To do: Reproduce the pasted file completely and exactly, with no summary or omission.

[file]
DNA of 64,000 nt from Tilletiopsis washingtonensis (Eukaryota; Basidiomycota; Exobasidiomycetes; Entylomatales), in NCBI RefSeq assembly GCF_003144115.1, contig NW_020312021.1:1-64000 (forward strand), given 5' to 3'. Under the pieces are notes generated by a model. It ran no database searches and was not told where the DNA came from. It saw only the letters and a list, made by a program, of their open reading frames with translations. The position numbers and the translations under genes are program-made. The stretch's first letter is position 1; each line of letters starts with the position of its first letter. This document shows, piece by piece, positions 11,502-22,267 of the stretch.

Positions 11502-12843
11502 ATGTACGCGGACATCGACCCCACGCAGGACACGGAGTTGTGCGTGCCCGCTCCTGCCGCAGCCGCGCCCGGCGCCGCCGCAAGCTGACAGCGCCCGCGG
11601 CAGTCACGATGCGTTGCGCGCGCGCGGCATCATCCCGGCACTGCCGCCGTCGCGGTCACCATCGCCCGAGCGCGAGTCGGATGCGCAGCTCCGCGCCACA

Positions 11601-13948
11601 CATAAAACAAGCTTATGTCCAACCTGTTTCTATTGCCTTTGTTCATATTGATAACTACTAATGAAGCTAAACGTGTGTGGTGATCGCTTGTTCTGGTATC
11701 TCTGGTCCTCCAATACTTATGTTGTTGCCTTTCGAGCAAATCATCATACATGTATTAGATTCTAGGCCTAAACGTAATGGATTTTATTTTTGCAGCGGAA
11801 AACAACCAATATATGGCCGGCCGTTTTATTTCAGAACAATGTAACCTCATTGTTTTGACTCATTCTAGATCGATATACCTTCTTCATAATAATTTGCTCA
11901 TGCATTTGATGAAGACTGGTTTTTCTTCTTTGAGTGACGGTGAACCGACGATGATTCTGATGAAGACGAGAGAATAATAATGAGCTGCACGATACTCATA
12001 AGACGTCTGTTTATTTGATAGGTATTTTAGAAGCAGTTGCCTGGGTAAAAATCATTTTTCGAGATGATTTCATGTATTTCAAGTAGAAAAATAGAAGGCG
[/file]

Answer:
DNA of 64,000 nt from Tilletiopsis washingtonensis (Eukaryota; Basidiomycota; Exobasidiomycetes; Entylomatales), in NCBI RefSeq assembly GCF_003144115.1, contig NW_020312021.1:1-64000 (forward strand), given 5' to 3'. Under the pieces are notes generated by a model. It ran no database searches and was not told where the DNA came from. It saw only the letters and a list, made by a program, of their open reading frames with translations. The position numbers and the translations under genes are program-made. The stretch's first letter is position 1; each line of letters starts with the position of its first letter. This document shows, piece by piece, positions 11,502-22,267 of the stretch.

Positions 11502-12843
11502 ATGTACGCGGACATCGACCCCACGCAGGACACGGAGTTGTGCGTGCCCGCTCCTGCCGCAGCCGCGCCCGGCGCCGCCGCAAGCTGACAGCGCCCGCGG
11601 CAGTCACGATGCGTTGCGCGCGCGCGGCATCATCCCGGCACTGCCGCCGTCGCGGTCACCATCGCCCGAGCGCGAGTCGGATGCGCAGCTCCGCGCCACA

Positions 11601-13948
11601 CATAAAACAAGCTTATGTCCAACCTGTTTCTATTGCCTTTGTTCATATTGATAACTACTAATGAAGCTAAACGTGTGTGGTGATCGCTTGTTCTGGTATC
11701 TCTGGTCCTCCAATACTTATGTTGTTGCCTTTCGAGCAAATCATCATACATGTATTAGATTCTAGGCCTAAACGTAATGGATTTTATTTTTGCAGCGGAA
11801 AACAACCAATATATGGCCGGCCGTTTTATTTCAGAACAATGTAACCTCATTGTTTTGACTCATTCTAGATCGATATACCTTCTTCATAATAATTTGCTCA
11901 TGCATTTGATGAAGACTGGTTTTTCTTCTTTGAGTGACGGTGAACCGACGATGATTCTGATGAAGACGAGAGAATAATAATGAGCTGCACGATACTCATA
12001 AGACGTCTGTTTATTTGATAGGTATTTTAGAAGCAGTTGCCTGGGTAAAAATCATTTTTCGAGATGATTTCATGTATTTCAAGTAGAAAAATAGAAGGCG